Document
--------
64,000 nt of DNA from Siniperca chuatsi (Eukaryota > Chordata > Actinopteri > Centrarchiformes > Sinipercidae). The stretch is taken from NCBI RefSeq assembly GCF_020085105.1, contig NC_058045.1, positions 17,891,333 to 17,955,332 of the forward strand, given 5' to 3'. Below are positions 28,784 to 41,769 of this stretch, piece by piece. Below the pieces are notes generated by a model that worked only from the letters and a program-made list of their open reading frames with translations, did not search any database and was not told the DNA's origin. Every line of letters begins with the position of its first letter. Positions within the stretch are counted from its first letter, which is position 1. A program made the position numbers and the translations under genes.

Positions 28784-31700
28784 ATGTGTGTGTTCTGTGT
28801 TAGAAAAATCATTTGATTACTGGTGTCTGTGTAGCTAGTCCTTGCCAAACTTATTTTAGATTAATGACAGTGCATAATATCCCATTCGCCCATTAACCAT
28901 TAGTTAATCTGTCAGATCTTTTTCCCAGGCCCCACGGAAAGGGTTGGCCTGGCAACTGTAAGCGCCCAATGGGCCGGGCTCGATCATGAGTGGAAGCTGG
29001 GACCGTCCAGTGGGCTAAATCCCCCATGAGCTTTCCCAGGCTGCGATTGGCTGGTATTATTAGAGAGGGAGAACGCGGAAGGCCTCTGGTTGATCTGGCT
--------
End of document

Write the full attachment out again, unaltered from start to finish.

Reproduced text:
64,000 nt of DNA from Siniperca chuatsi (Eukaryota > Chordata > Actinopteri > Centrarchiformes > Sinipercidae). The stretch is taken from NCBI RefSeq assembly GCF_020085105.1, contig NC_058045.1, positions 17,891,333 to 17,955,332 of the forward strand, given 5' to 3'. Below are positions 28,784 to 41,769 of this stretch, piece by piece. Below the pieces are notes generated by a model that worked only from the letters and a program-made list of their open reading frames with translations, did not search any database and was not told the DNA's origin. Every line of letters begins with the position of its first letter. Positions within the stretch are counted from its first letter, which is position 1. A program made the position numbers and the translations under genes.

Positions 28784-31700
28784 ATGTGTGTGTTCTGTGT
28801 TAGAAAAATCATTTGATTACTGGTGTCTGTGTAGCTAGTCCTTGCCAAACTTATTTTAGATTAATGACAGTGCATAATATCCCATTCGCCCATTAACCAT
28901 TAGTTAATCTGTCAGATCTTTTTCCCAGGCCCCACGGAAAGGGTTGGCCTGGCAACTGTAAGCGCCCAATGGGCCGGGCTCGATCATGAGTGGAAGCTGG
29001 GACCGTCCAGTGGGCTAAATCCCCCATGAGCTTTCCCAGGCTGCGATTGGCTGGTATTATTAGAGAGGGAGAACGCGGAAGGCCTCTGGTTGATCTGGCT